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Consumer Tip

If you’ve fallen head-over-heels for your partner, and you’ve started making big financial decisions together, remember to use your head as well as your heart. Here’s a money-smart tip for savvy couples:

Organise your cash flow into three accounts: one for you, one for your partner, and one joint account you can share. Once you’ve worked out the total cost of your shared living expenses, you should each contribute a set amount into the joint account every month, based on your share of the household income. Any money that doesn’t go toward these costs can stay in your individual accounts, for each of you to use separately at your own discretion. This helps to keep living expenses fair and balanced.


Caring Communities

Medical research shows that sitting still for long periods of time (as many of us do during a typical workday) can have an adverse effect on heart health. This Heart Health Awareness Month, do your body a favour, and start a “deskercise” routine. Just a few simple stretches at your desk will get your circulation going, while helping to ease aches and stiffness. Download here >

For example, you can do an easy hamstring stretch in your office chair. Staying seated, extend one leg out in front of you. Reach your arms out towards your toes. Hold the position for 10-30 seconds. Then release, and repeat on the other side.


Fast Facts for Potential Bone Marrow Donors

August is dedicated to raising Organ Donor Awareness, and it’s important to know that donation isn’t limited to the organs you can provide after your death. Becoming a bone marrow donor gives you the chance to help others on their journey to healing during your lifetime.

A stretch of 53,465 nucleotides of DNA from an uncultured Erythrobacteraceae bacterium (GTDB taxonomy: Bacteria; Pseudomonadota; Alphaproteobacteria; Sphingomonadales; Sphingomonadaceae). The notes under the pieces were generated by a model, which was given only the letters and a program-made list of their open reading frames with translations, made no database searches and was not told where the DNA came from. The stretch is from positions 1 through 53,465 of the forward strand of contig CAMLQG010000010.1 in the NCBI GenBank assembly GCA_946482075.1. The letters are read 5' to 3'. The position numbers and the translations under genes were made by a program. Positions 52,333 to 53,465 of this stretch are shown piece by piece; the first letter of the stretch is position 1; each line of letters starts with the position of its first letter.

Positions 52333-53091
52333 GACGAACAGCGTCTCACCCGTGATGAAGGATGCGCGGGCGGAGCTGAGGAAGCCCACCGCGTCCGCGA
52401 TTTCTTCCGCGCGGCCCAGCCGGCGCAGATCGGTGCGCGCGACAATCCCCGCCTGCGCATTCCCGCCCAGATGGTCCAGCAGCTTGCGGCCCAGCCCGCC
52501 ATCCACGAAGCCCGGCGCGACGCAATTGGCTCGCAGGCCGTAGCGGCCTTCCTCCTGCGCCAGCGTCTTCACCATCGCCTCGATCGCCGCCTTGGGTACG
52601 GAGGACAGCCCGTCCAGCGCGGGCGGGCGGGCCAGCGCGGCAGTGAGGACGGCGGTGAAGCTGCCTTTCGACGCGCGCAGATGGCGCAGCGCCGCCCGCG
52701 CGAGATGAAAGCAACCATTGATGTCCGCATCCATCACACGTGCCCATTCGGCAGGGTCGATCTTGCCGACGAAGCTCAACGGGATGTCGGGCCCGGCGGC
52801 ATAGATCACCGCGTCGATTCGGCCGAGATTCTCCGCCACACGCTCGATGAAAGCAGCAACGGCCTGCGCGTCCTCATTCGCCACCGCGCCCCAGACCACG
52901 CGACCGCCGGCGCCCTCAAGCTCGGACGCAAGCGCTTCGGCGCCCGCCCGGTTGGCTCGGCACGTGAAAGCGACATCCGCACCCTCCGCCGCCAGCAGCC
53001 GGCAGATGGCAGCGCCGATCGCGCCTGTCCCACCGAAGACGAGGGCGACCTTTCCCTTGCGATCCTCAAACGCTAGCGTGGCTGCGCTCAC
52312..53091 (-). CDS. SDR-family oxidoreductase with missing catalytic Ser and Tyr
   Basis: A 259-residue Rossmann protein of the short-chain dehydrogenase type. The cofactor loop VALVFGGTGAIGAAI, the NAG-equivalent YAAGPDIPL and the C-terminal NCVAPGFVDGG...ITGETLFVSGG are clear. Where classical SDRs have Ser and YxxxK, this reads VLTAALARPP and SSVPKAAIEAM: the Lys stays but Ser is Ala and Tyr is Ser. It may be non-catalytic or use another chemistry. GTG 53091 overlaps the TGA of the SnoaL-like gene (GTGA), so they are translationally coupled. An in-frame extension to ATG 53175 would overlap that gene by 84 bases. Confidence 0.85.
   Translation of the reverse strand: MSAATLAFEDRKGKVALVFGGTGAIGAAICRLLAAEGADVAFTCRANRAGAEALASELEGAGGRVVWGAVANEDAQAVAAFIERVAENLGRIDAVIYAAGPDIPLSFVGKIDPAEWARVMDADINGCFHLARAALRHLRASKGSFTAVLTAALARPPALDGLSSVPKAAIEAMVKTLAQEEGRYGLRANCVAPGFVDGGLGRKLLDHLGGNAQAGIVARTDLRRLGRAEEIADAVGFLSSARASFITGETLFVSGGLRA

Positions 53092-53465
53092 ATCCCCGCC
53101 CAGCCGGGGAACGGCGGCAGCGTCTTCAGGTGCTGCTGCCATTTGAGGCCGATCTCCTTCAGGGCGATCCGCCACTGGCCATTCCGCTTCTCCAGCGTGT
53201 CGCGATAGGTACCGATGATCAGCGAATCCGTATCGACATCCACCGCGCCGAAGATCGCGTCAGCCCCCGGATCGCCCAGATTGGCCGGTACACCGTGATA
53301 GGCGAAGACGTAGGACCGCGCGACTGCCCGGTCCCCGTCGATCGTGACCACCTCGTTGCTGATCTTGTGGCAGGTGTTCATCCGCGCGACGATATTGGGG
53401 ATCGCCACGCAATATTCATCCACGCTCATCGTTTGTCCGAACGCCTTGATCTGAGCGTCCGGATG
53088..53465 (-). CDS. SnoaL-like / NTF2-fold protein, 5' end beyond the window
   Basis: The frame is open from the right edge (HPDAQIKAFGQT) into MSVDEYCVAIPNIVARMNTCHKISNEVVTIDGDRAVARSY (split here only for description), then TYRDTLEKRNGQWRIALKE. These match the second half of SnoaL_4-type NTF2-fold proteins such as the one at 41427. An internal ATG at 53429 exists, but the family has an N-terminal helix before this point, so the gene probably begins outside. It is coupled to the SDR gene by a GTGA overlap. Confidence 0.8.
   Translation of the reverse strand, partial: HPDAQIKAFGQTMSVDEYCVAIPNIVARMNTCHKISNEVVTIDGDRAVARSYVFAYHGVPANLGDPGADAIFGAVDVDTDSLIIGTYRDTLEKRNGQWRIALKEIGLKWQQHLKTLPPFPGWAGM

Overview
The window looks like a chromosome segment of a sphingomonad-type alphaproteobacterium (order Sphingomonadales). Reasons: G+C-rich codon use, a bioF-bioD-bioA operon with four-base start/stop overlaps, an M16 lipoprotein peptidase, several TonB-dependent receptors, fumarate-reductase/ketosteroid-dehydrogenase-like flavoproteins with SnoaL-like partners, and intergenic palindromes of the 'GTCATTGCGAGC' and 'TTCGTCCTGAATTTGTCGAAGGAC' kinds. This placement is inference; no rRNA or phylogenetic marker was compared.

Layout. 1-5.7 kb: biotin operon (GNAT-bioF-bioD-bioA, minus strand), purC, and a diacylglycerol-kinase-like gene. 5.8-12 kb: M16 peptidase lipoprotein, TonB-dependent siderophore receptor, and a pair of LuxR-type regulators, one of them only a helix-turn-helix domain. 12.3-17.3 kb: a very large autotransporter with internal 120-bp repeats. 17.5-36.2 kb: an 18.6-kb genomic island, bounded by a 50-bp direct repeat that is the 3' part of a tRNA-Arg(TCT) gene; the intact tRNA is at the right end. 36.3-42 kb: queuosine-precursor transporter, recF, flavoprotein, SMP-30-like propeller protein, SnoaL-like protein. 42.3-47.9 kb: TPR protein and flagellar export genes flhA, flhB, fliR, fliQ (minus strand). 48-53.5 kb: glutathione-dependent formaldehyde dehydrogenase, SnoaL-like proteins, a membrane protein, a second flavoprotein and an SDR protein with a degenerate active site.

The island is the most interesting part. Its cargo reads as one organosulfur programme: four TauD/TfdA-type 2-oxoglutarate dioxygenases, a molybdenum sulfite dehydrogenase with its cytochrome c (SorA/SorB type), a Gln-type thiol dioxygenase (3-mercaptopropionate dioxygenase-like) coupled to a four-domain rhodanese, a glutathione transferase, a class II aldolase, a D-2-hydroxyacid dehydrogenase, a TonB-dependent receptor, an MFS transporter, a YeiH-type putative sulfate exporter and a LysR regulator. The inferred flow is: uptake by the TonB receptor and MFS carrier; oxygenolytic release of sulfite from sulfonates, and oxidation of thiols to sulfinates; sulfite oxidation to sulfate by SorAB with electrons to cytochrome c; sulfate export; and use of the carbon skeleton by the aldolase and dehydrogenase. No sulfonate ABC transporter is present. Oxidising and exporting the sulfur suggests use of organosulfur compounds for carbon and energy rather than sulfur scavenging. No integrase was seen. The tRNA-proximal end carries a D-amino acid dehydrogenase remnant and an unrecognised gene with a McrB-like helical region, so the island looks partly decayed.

What is Bone Marrow & Why are Donors Needed?

Bone marrow is a soft, spongy tissue found inside the bones. It contains stem cells, undifferentiated cells that are able to become any type of specialised cell, in any part of the body. These cells have incredible healing potential, as they can replace damaged or diseased cells.

A bone marrow transplant can be used to help treat a variety of serious blood diseases, including leukaemia, aplastic anaemia, marrow failure, and immune deficiency disorders. These diseases mostly affect children and teenagers. In 25-30% of cases, a sibling can act as suitable bone marrow donor for the patient. But in 70-75% of cases, the sibling cells cannot be used, and another matching donor must be found.

Volunteer donors provide a small blood sample which is analysed and classified according to tissue type. This information is recorded in a bone marrow register, which is checked whenever a donor is required. It sounds simple enough, but because there are so many possible tissue types out there, the chance of finding a suitable donor is very small – just one in 100 000! So, the more people that volunteer to become donors, the better the chance of finding a match.

Often, the right donor is the patient’s only hope of survival. You might just be the hero they need!

The Transplant Process

During a transplant, the healthy stem cells are extracted from the donor’s blood. It’s a minor procedure with minimal discomfort. The stem cells are given to the patient, and begin to produce healthy new cells, usually within 15-30 days after the procedure. Think about it – it’s that easy to make a lasting difference in somebody’s life.